It’s family that’s right at the heart of Mother Country. In every story there are reverent descriptions of untouched, typically Carribean front rooms, where the children weren’t allowed to play, of rowdy shebeens and loving matriarchs. But, in a culture where family is so important, it’s impossible to not also explore the familial trauma that comes with generations of racism and separation -- many of the stories in the book allude to the pain and complication that comes with uprooting part of your family to another country, and inevitably leaving others behind while you lay the foundations of a new life, thousands of miles away. “When I started writing, I knew I wanted to touch upon themes that are often overlooked in the Windrush and British Caribbean conversation,” Charlie says. “I wanted to explore intergenerational trauma, racism, colourism and make sure there was an LGBT dialogue and space for female voices.
“I learned so much in putting together the book about what it is to be a Caribbean,” she continues. “I don’t go too much into my own background in the book and that’s partially because, even though I’m telling everyone else to speak to their grandparents and get their stories, it isn’t always the easiest thing to do. There’s a lot of hurt in my family and a lot of that is tied to the trauma of Windrush, separation and family deaths. But it’s still something that I need to work on as well, like going to see my nanny more often! This project has definitely given me the confidence to do that in future.”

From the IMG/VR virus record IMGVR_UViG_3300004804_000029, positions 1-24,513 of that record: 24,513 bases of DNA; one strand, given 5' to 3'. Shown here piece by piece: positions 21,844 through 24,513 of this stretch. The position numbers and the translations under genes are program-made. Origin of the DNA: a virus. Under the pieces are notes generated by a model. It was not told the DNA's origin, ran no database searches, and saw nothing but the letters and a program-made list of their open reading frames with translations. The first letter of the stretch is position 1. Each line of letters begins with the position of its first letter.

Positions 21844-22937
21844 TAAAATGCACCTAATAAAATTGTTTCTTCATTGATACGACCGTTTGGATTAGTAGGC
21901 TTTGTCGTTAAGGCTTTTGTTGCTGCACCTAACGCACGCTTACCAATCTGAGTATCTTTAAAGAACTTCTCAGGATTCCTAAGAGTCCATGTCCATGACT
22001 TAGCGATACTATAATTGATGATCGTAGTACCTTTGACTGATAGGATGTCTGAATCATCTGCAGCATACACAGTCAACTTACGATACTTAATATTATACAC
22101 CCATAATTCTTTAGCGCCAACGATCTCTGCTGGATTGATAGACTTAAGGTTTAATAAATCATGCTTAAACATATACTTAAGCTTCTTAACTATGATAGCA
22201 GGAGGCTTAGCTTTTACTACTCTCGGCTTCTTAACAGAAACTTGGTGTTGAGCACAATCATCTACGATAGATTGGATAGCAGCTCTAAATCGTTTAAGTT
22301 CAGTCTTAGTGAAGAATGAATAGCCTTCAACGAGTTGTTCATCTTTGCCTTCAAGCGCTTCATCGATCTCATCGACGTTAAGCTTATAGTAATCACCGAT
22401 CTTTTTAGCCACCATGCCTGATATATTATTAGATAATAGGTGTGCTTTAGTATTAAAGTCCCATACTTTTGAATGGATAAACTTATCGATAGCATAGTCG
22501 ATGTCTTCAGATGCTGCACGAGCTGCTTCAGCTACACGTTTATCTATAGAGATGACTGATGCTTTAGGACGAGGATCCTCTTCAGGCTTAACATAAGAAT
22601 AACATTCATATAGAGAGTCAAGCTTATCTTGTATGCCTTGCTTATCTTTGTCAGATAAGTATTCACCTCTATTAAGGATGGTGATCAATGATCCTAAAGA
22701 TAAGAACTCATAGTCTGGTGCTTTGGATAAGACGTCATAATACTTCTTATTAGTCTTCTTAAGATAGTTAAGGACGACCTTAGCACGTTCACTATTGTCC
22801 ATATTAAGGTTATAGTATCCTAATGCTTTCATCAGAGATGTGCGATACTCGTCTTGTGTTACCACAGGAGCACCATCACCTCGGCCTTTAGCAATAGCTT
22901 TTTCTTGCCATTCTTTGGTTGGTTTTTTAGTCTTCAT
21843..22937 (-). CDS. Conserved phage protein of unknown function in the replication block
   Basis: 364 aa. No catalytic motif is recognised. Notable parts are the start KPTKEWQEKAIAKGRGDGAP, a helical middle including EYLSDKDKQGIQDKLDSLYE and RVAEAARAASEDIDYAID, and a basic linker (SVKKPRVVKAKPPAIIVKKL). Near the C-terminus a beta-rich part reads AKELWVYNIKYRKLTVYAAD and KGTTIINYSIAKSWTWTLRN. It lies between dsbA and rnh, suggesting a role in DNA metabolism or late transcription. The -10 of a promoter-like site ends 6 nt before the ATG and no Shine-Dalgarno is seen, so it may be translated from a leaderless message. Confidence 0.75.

For a book that’s so tied to the historical, and focused ostensibly on one event (the arrival of the Windrush) Mother Country uses the events of the past to look towards the future. “Windrush isn’t the only part of our story,” Charlie explains. It’s a placeholder to look forwards and look backwards. It represents only one facet of Caribbean British migration, but we have to look at the wider history which is British colonialism. Until we have work from people like David Olusoga [who wrote Black and British: A Forgotten History] being taught in school and until people realise that the Caribbean was a colony full of people who were British, the issue won’t be fully understood. There were British colonies all around the world with awful histories of slavery and indenture, and we’re still scratching the surface of those stories.”
For the Windrush generation, the stories seem to at last be improving, albeit it unbearably slowly, as Theresa May was forced to apologise for deporting British Caribbeans “in error”. But with Brexit looming, and anti-immigration sentiment on the rise, we need to be more vigilant than ever that the naked, institutional racism and violence that Windrush immigrants faced on their arrival in Britain doesn’t repeat itself.
“I didn’t put the book into a Brexit context until recently,” Charlie admits. “I was on a panel and there was a Polish woman speaking on her worries about being ‘sent back’ given that she’d built her life here in the UK. We have to remember that, ultimately, the reason Brexit happened is because the majority of people who voted for it as their main concern was immigration. And that doesn’t necessarily reflect upon European immigrants, who aren’t always the most visible immigrants. In reality, it’s black and brown people who are being seen as most unwelcome. Brexit is an awful thing for immigrant communities as a whole and it’s very telling that it also came from communities which are predominantly white and have low rates of immigration.
“It’s the fear of the unknown, places and communities who are not used to seeing other faces, who are the most worried.” With Mother Country though, Charlie is making sure that these faces continue to be seen.
‘Mother Country’ is available to buy now. You can find out more about the book on Charlie’s website .